If there’s one thing Africa badly needs, it’s a continent-wide railway network. Africa is no nearer one than it was back in the late 19th Century when Cecil Rhodes first broached the idea of a Cape-to-Cairo railway.
Indeed, Africa lags far behind both North America and Europe, which have long since enjoyed continent-wide connectivity. Indeed, Canada and the U.S. sewed up an integrated network more than 100 years ago.
But Africa may have taken steps, albeit small ones, to piece together a more unified railway system. Abou-Zeid Amani, the African Union’s commissioner for infrastructure and energy, recently said that railway connectivity is one of the union’s flagship projects.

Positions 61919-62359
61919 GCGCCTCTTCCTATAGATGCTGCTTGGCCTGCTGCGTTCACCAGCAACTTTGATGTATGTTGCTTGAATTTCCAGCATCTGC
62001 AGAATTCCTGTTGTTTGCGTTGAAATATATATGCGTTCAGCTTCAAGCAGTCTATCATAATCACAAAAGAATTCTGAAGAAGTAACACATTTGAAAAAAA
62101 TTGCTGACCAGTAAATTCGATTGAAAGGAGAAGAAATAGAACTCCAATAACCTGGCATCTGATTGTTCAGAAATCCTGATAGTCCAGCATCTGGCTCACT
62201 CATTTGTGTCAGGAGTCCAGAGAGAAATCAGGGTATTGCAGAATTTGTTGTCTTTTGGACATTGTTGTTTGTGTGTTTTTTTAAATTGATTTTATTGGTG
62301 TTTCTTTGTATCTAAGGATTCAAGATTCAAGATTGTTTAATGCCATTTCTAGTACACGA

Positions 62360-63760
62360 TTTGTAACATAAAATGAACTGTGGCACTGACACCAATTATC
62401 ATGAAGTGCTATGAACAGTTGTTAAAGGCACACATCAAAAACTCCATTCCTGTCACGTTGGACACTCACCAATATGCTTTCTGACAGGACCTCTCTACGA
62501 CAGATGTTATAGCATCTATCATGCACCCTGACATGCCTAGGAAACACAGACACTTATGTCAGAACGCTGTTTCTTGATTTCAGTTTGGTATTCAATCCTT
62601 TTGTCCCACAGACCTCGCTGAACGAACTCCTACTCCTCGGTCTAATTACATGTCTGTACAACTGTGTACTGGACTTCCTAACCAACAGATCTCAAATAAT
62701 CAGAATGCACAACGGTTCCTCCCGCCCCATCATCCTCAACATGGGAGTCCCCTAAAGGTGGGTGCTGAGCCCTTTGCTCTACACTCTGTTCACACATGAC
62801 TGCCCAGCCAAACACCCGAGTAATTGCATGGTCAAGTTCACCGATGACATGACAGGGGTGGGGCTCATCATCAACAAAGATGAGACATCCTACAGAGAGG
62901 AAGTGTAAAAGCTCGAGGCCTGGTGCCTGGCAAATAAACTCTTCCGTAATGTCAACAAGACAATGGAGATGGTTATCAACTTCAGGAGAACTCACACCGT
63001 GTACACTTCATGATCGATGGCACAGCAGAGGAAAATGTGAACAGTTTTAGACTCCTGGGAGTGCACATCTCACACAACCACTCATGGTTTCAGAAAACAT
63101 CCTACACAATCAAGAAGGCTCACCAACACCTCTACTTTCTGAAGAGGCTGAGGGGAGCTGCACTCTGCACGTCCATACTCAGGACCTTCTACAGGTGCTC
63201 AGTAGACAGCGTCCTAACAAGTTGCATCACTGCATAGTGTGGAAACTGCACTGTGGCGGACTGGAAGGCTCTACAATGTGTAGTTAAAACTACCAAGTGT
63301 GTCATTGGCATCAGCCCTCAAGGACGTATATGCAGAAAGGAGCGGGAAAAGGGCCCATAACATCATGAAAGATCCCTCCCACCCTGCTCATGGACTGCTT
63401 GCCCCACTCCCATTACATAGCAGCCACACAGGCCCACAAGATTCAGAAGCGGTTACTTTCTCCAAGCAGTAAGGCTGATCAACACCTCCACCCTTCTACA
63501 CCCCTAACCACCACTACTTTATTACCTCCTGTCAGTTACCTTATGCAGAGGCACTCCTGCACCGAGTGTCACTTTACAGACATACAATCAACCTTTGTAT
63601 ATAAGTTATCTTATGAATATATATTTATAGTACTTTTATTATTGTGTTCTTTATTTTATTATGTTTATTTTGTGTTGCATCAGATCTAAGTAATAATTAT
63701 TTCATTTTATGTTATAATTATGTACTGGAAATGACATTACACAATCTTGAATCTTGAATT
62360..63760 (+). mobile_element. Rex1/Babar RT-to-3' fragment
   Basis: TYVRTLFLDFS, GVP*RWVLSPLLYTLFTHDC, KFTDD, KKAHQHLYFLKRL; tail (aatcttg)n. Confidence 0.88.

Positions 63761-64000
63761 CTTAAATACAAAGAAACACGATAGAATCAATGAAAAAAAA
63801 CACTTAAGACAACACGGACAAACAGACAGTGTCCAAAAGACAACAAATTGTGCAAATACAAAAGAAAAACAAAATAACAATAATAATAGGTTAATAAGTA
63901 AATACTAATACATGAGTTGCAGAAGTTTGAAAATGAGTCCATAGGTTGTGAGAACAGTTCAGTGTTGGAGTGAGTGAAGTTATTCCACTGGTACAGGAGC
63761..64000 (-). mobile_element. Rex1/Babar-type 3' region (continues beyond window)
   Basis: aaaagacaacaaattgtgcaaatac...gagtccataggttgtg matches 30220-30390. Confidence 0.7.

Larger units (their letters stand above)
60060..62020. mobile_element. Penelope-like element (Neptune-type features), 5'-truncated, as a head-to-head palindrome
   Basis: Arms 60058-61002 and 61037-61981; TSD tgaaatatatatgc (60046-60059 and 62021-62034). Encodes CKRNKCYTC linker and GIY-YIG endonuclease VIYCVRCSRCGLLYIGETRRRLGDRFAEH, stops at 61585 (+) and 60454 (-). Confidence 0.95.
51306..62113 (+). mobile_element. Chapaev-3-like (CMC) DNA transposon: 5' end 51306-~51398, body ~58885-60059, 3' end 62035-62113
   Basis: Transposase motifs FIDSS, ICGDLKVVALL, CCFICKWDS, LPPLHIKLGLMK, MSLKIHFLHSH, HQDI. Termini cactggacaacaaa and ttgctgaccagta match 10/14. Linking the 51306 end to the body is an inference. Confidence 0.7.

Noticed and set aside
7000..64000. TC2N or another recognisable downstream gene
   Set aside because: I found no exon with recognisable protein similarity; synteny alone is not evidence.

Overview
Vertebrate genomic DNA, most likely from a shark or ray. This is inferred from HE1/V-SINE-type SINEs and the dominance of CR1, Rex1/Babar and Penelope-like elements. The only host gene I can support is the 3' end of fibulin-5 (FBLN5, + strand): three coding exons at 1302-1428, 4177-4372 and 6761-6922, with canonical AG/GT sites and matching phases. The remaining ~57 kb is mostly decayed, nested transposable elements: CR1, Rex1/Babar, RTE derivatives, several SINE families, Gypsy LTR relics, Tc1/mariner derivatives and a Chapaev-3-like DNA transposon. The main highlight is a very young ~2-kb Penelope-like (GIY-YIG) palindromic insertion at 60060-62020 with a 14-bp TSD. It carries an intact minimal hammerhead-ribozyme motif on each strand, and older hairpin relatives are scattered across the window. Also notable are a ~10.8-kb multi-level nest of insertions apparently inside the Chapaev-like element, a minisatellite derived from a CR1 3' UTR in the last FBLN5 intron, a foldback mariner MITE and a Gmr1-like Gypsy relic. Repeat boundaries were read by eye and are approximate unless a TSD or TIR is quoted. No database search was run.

True, that project might seem over-ambitious, given its call for high-speed railways linking all of Africa’s capitals and big cities. But putting railway connectivity on the AU’s to-do list is still a big step forward.